“We eat change for breakfast, lunch, dinner, and snacks in between” – VCE team ethos
A year ago today was my first day at VCE.
I’m looking back briefly because it is already time to look ahead. The past year has been about immersion in a deep sea of change at a company forging a culture – and what I firmly believe is the way forward for an entire industry.
Without a doubt, my time so far at VCE has been marked by change. Change in names, titles, processes, methodologies… changing planes, changing rooms, changing cars… ;-)
But seriously, the majority of change fall into a category of continuous improvement. If you’ve ever read about or worked with minimum viable concepts or been around a startup you’ll appreciate what I mean by change.
There are a lot of ways to track just how far things have come in the year I’ve been here. Many of the teams I’ve worked with here are veterans of VCE and prior. So, I keep reminding myself I’ve only been here for a year. Someone called me an ‘old timer’ this morning. Perhaps it is time to invest in some ‘Just For Men’ for my goatee?
Also, this blog has been talking about VCE for over a year now. What I blog about is less about the speeds, feeds, or anything that is related to what goes into a Vblock — and more about what goes into VCE.
What goes into VCE is the best talent I’ve worked with in my career.
You know that saying about what it means if you are the smartest person in the room? (p.s. it means you are in the wrong room ) Well, in my estimation, I’m very much in the right room and at the right time.
As I write this post I’m in Dallas for a visit to VCE HQ. We’ve come a long way from the Pizza Hut where I showed up for my first day of training. You can’t make this stuff up… It writes itself.
By this time tomorrow I’ll be in Silicon Valley. I’m looking forward to attending the Cloud Mafia Meetup. Next week I’m really looking forward to seeing New Orleans when I get to speak at the Cloud Services Summit.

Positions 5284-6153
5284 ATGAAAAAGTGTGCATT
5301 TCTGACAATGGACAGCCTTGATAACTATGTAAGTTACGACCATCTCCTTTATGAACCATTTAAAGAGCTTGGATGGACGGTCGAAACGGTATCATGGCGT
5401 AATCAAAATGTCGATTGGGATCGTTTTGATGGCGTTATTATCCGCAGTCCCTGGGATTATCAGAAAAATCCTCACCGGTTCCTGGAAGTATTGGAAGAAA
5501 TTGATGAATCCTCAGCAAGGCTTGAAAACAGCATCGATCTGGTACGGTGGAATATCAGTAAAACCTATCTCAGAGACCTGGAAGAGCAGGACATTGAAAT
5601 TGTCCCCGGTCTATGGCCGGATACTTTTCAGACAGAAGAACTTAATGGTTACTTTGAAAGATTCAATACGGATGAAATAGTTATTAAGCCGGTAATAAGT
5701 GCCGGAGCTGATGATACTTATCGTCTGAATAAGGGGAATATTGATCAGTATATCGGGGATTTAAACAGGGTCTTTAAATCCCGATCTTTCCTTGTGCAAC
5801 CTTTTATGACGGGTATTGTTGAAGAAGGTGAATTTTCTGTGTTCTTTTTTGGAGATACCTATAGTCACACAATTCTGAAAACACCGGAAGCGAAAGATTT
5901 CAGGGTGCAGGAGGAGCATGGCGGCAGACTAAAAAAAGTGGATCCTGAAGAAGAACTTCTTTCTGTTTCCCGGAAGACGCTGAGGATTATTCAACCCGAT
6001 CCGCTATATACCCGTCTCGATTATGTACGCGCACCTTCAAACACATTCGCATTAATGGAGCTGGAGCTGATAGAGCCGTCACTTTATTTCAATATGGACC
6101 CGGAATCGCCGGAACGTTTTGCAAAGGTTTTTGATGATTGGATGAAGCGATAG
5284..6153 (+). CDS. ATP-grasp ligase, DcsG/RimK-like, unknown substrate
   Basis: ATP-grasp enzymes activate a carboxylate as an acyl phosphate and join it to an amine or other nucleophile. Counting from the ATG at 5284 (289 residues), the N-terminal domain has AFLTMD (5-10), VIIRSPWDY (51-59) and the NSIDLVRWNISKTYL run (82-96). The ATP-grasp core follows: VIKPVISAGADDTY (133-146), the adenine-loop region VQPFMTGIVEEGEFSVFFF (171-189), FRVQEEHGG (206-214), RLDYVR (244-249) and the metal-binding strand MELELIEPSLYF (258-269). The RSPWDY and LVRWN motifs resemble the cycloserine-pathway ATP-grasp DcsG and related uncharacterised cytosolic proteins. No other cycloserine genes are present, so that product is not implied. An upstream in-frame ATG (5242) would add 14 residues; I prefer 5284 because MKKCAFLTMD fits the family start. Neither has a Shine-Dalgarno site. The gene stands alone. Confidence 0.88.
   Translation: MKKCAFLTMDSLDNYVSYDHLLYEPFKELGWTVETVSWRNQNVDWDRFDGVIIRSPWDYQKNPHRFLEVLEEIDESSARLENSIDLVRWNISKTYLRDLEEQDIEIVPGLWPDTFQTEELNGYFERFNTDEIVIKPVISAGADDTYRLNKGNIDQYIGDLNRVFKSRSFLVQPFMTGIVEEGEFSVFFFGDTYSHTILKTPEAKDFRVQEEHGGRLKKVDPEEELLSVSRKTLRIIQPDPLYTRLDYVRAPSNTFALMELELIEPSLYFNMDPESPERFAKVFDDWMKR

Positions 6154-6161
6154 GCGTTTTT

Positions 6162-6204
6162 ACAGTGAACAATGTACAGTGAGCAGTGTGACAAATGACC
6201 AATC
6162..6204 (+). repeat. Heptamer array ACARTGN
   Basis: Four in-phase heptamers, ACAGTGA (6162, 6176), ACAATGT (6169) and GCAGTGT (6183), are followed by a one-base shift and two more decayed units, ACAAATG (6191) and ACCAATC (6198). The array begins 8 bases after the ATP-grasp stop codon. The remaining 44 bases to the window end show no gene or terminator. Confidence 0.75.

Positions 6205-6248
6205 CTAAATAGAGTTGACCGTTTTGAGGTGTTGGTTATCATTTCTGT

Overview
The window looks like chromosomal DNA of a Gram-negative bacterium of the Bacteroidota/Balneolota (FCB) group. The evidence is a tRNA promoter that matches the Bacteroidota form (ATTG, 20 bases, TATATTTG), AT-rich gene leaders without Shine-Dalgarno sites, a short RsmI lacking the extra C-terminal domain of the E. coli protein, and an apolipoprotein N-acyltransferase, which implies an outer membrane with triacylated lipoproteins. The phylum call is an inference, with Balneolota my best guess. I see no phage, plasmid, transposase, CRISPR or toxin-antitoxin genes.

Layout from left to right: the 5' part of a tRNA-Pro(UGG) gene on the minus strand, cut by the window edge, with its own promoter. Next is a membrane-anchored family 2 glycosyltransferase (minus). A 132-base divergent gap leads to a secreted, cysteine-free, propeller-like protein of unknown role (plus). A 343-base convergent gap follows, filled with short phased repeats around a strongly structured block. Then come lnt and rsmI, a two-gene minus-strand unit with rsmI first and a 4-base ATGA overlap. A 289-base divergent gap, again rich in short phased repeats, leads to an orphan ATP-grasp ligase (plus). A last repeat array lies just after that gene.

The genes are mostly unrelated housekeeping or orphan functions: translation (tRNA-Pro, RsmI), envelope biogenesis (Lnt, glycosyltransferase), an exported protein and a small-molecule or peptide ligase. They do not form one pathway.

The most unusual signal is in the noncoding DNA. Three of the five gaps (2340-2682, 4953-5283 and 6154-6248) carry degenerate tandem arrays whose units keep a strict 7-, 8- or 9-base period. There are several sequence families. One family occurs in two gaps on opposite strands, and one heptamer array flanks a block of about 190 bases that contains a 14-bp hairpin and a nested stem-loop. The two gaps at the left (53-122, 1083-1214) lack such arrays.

And now… a subject near and dear to my heart…
Wanted: Software Badasses
Locally, I’m happy to see the VCE team in Research Triangle Park, NC growing and changing to reflect “where the puck is headed” for you hockey fans. So, I’ll be signing off on this post by highlighting two local spots we’re hiring for aggressively in software engineering: Software Engineers and Software QA Test Engineers. What will these folks be doing and working on exactly?
Orchestration software builds on ITIL best practices and disciplines, which define consistent, repeatable processes (or just-enough-ITIL if you like moderation in unicorns, rainbows, and lone wolves). It’s nice to know what you did on Monday is something you can do again on Friday. It’s even nicer knowing what you did was done to a level of satisfaction beyond a field in a database being toggled. It gets really amazing when you can tap against an API and get down and dirty on a command line AND have the option of ripping through a good enough GUI (or efficiently rolling your own).
Want to get your OAM&P/OSS/BSS on? Holler!
Orchestration is far more than automating processes, adopting new management software, provisioning, configuration management, charge-back/billing, mediation, security, disaster recovery, operational support, and so on or making the transition to a lights out data center. You might say that orchestration is really what everything that you’d want to know is there and that most users assume already IS there. If your software developers and the stuff you use that comes from software developers is increasingly agile… it just makes sense to expect that the depth it sits upon should be just as agile.